Just below and left of center is the so-called "Snake River" rock feature, which Curiosity is pausing to examine before moving on to rock-smashing elsewhere in "Yellowknife Bay.". NASA/JPL-Caltech

Mars Rover Curiosity is back on the move. After a brief holiday break during which the immobile rover simply imaged its surroundings it resumed rolling on January 3 and is now within a robotic-arm-length of a strange rock feature now dubbed “Snake River” within a small depression known as “Yellowknife Bay.” And now on it’s 147th Martian day, the geologist in Curiosity is getting restless–according to NASA scientists the rover is scouting potential targets for the first use of its hammering drill.

That target likely won’t be Snake River, but the rock feature is interesting to NASA researchers for a few reasons, chiefly because it “has a crosscutting relationship to the surrounding rock,” says project scientist John Grotzinger, and that suggests it was most likely deposited there after the layer of rock that it cuts across. No is sure exactly what that means, but Curiosity is pausing there briefly to take a hard look at the formation.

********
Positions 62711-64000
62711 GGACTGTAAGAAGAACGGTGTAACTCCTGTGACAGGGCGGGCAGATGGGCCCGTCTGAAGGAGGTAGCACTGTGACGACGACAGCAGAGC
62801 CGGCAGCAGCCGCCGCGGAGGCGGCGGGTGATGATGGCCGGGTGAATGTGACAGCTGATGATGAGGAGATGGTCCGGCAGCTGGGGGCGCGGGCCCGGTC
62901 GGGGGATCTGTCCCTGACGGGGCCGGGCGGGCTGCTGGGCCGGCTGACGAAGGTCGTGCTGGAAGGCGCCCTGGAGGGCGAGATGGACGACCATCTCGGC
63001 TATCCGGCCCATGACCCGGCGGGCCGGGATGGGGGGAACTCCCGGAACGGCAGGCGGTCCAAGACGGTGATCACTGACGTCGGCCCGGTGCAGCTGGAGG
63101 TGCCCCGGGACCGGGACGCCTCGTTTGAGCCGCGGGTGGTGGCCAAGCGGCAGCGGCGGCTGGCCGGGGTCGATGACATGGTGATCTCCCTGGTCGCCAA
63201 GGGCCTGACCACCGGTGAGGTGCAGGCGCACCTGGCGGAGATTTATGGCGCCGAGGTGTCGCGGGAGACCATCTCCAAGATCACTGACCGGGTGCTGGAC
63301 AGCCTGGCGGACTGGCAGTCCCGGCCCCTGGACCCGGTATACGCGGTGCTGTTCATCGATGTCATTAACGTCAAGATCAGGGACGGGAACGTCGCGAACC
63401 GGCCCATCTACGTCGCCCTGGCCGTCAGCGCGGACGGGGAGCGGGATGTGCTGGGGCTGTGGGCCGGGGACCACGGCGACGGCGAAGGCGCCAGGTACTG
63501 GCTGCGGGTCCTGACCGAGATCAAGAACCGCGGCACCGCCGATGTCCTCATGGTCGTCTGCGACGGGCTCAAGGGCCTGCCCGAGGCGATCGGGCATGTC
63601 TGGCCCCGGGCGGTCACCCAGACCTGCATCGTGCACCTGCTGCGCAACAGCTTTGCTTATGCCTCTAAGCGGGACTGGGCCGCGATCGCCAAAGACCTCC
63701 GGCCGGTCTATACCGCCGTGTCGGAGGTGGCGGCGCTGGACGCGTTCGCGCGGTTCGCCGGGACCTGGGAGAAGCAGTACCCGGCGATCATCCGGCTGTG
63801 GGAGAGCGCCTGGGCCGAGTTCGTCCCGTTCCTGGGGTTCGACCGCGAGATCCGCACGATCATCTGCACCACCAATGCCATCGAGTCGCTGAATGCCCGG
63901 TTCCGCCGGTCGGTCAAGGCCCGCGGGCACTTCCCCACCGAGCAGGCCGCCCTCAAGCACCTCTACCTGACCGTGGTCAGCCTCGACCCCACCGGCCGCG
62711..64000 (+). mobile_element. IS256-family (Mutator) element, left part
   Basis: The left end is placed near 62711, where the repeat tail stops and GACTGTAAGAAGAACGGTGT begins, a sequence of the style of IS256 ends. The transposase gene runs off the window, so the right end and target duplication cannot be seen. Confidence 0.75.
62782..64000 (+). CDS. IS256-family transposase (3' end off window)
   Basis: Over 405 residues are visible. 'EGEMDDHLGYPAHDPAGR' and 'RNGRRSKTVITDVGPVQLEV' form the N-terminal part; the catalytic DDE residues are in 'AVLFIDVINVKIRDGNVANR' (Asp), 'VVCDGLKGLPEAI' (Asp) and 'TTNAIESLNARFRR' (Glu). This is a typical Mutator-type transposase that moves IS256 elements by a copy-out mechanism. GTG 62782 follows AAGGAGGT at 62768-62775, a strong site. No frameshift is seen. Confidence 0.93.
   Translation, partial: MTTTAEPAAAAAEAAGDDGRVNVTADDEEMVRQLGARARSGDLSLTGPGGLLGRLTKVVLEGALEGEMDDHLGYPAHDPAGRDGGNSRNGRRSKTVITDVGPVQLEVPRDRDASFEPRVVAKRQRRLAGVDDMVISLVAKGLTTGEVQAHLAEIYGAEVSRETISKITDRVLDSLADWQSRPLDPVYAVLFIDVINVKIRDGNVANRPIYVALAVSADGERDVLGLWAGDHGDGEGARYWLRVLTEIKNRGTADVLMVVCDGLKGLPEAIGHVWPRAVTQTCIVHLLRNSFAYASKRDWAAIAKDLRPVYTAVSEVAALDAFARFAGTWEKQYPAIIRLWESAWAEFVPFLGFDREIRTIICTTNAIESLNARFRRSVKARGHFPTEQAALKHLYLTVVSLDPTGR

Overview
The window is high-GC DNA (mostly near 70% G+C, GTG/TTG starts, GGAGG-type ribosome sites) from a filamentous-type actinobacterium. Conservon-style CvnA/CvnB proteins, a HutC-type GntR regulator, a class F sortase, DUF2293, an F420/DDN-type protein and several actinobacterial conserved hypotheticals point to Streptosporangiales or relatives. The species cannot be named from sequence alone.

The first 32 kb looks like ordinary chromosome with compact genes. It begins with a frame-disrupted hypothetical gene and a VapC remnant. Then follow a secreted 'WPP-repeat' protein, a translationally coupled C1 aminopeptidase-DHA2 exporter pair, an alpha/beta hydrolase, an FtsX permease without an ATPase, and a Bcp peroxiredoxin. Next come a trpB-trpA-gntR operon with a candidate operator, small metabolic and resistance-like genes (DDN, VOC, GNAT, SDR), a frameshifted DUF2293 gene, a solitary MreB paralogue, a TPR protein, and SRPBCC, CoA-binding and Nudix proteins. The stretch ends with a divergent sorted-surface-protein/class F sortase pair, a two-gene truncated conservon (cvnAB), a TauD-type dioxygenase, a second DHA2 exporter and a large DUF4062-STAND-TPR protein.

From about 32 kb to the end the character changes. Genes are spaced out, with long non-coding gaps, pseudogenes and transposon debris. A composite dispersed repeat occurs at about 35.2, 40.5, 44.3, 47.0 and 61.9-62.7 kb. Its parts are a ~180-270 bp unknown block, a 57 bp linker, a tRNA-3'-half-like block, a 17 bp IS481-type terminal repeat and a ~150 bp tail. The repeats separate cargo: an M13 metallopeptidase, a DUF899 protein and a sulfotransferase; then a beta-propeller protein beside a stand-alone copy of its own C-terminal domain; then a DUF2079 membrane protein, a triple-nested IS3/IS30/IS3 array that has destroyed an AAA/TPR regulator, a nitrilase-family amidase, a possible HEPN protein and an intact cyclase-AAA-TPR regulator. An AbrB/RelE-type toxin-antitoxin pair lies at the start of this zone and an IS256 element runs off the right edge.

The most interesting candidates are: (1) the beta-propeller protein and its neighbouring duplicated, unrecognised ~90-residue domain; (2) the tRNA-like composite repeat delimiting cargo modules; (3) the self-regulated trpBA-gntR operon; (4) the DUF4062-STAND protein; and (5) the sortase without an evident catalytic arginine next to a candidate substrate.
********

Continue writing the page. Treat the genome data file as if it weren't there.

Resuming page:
Meanwhile, the universe’s most popular robotic rover (that we know of) is taking in all of Yellowknife Bay as it considers areas in which it might be worthwhile to deploy the aforementioned hammering drill. This instrument will come out of Curiosity’s toolbox in the coming weeks to collect powdered samples from the interior of rocks for analysis by the rover’s onboard instruments. Stay tuned for rock smashing.